by Girija Tropp
Assembly line jobs and 4 a.m. wakeups, the merry-go-wife-around, pay-packet explanations to his mother are things of the past. His mother who believes that mental illness has no effect on intelligence, feels he ought to try afresh for a career in computer engineering. “I am thirty-five,” he tells the counselor.
The counselor is worried about the effect of the injections on Moses but can’t do much. His supervisor is an immigrant from China, a widely published author, extensively qualified, with a thing about family communities, and his patient’s wife has strong ideas about Moses being crazy. Moses’s behavior doesn’t help. The boy—Moses’s nature makes it difficult for the counselor to think of him any other way—has been putting on weight and is scratching at open sores around his mouth. The neck muscles used to be thick from laboring jobs on assembly lines, but now the burnt olive complexion turns sallow and the wire-brush hair is graying. The boy might be slow in working out the usual meaning of life, but he knows his movies back to front. Interspersed with a diet of cops-and robbers videos are arthouse films like Solenz’s Happiness. On a whim, he will go down to the Palace Theatre for a season of film-buff recommendations. Moses has been an education for the counselor.
“My time’s up?” Moses gathers the leaflets on his lap and drops them into the counselor’s bin.
“Do you want to make another appointment?”
Moses is going to say no and then he says yes. He believes the counselor enjoys their talks. Life inside these four bureaucratic walls must be unbearable without some kind of relief. Today they discussed Memento.
“I should be a film producer,” Moses tells him. “Easier than computer engineering, don’t you think?” He wants to hug the counselor but controls himself. Down in the mall, he buys postcards from a gift shop where the shop assistant knows him—Moses is a frequent customer—and gets a wish you-were-here card upon which he writes a poem about loneliness.
The plan is to spend the day on the trains—something he would not have been able to do before he became crazy. The well-being of platforms all over Melbourne could be seen as his challenge and he takes it upon himself to pick up and dispose of litter. Better than going home to his mother, who will tell him to be careful of girls.
The prostitute in the Dalmatian jacket fails to exit at Balmain Hills. Already she is late, having missed an earlier train. She is feeling really pissed off at Moses dropping in when he feels like it and taking up husbandly duties even though she’s already told him that he’s not the father. The ratface went ballistic about leaving Tweetie sleeping with her tiny hand leashed to the bedpost. Moses has wormed into her good books by offering to do her ironing every night, and yesterday she felt sorry enough to let him sleep on the sofa. Tweetie might start coughing again, he said. She needs to talk to the counselor about the medication.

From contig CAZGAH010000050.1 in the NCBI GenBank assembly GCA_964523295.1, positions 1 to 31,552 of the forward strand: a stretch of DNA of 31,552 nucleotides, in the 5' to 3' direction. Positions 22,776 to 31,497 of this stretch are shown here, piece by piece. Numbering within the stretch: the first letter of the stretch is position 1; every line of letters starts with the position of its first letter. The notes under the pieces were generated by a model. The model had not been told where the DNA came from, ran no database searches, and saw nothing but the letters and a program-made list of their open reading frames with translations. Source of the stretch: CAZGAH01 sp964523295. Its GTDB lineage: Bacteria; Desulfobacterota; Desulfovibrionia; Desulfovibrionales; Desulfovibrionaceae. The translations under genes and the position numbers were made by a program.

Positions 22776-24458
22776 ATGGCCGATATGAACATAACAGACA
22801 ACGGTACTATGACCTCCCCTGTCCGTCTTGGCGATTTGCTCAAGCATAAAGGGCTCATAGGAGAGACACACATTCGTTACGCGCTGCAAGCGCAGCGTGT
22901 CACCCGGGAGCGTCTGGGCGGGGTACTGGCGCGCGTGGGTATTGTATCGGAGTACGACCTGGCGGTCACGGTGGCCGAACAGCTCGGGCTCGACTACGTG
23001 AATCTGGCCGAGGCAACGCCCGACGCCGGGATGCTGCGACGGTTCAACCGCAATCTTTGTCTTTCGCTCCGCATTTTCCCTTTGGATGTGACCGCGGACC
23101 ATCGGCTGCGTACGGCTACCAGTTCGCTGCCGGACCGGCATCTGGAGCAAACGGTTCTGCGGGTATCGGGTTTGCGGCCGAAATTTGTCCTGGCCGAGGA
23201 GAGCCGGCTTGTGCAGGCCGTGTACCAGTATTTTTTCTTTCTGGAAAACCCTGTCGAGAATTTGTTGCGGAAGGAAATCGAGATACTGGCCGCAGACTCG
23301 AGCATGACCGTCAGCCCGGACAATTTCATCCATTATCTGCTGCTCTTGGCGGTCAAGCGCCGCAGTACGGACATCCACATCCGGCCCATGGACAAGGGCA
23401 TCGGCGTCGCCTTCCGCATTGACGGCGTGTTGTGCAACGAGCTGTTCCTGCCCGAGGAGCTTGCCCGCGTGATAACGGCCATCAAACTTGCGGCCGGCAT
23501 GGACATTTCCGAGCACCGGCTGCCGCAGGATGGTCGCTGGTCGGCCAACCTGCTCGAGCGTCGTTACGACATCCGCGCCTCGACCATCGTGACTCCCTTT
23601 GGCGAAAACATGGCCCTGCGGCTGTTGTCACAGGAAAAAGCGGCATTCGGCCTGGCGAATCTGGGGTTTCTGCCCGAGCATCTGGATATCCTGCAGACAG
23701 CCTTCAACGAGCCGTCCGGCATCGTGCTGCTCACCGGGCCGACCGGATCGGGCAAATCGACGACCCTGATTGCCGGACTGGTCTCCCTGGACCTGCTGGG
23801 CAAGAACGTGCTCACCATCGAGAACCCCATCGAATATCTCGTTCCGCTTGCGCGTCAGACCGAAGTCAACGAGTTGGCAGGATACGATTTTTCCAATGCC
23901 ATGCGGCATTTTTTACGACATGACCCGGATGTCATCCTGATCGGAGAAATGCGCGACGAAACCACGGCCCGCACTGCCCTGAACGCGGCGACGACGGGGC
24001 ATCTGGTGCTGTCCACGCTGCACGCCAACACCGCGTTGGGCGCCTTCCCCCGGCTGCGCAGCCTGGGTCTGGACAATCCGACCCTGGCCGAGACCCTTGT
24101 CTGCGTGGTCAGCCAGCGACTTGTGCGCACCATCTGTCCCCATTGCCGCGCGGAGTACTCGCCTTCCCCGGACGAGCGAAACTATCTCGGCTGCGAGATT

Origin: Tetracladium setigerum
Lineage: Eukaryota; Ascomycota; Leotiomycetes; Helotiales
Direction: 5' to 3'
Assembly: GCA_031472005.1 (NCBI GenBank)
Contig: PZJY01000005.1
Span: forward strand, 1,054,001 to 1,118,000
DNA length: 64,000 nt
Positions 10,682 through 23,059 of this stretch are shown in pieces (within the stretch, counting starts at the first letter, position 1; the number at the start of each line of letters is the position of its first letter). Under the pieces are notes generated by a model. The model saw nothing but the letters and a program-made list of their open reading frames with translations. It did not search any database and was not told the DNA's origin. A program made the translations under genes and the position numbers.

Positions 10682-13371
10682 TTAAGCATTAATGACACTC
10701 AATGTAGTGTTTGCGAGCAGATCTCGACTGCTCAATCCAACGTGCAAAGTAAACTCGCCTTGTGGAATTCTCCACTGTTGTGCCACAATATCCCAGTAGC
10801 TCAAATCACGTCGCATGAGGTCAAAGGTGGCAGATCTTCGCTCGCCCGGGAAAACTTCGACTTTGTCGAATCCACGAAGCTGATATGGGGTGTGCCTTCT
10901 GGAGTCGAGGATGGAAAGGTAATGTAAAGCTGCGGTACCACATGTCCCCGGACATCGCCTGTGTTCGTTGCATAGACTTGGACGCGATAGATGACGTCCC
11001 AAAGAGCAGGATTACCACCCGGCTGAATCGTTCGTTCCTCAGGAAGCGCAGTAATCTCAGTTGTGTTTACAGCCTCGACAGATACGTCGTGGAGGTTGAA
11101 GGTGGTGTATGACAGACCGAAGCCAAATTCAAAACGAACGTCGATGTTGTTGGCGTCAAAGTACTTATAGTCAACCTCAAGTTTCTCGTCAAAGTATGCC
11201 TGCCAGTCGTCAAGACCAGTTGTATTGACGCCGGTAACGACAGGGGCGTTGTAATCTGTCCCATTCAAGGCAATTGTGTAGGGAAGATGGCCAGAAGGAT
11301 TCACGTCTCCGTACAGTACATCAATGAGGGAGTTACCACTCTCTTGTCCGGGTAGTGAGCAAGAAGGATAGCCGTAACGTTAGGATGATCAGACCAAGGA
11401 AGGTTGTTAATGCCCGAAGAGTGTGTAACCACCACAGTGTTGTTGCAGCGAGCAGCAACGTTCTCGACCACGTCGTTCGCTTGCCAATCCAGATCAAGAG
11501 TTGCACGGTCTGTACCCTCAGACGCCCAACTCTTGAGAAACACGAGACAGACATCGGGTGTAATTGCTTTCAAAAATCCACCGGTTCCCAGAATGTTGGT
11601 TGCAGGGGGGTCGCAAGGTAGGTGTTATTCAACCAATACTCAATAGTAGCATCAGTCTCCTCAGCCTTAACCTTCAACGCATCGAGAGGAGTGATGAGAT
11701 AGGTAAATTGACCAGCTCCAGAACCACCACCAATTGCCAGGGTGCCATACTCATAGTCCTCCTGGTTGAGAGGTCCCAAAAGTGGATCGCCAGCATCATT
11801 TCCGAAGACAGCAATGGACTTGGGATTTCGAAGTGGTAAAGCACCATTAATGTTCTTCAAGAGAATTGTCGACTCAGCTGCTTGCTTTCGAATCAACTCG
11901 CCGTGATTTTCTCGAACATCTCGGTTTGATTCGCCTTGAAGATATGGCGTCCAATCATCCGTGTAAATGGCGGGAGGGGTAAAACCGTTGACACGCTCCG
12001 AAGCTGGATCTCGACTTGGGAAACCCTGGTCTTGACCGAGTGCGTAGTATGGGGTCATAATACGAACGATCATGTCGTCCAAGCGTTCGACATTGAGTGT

At the next station, she lights a Marlboro and walks towards the platform telephone, pulling at a short leather skirt. She hunches over like a boardwalk model, hands folded over in front, right over left holding the cigarette.
She jerks at the cord like a tethered goat as she fishes her twenty cents back. Her coins keep falling through and the number for Faults rings out.
A train arrives. She grinds her cigarette underfoot. Perhaps she’ll give work a miss and go home. At Balmain Hills, the station loudspeaker announces that the train will be going back to the other side of the Dandenongs. She says shit again under her breath. Why not report to the other center? Bound to be work there as well.
Moses sees his wife when he gets on the train.“Hey, how are you?”
The prostitute pretends he is invisible, shifts a wad of gum inside her mouth and blows a blue bubble. She relents. “Hi.” Her lips lift briefly at the corners. Black mascara, high shiny cheekbones, and a sceptical look, that’s Sue-Anne. She is no longer his wife, Bharati. She has chosen to transcend her cultural inheritance and become a real Aussie battler,a Sue-Anne. Her hair is tied carelessly with a rubber band. Except for the high style of the coat and long boots, she could be any suburban girl heading into Flinders Street. Moses gives her the postcard.
“What are you doing today?” he asks.
“Using shit public transport. What about you?” From her handbag she extracts a tube of what looks like lipstick. She smears the open end under her chin all the way up behind her ear. Watching her fix her face, Moses longs for the days when he was married to her and life seemed simple. The sun highlights red over her hair with every jerk of the carriage. She puts in the unopened postcard and the tube.
“I was going to your workplace. Are you heading there?”
“Yes.” She is not encouraging.
He wants to know if she will get remarried soon, and to ask about Tweetie; whether the thought of her child makes her happy. Instead hesays,“Have you seen the movie called The Thin Red Line.”
“No. Is it good?”
“It’s a war movie.”
She makes a small movement with her shoulder. “I wouldn’t watch it then.” “It is not the usual kind of war movie. I recommend it.
“I don’t have spare time,” she says in an injured fashion.
“Do you cook at home?”
He used to love feeding her freshly baked pumpkin muffins left on the formica kitchen bench at 4 a.m., extras Glad-wrapped for his morning tea, Swiss chocolates bought on his way home, palak paneer from the Indian shop that he had learnt to make just the way she liked with real milk and muslin to press out the whey.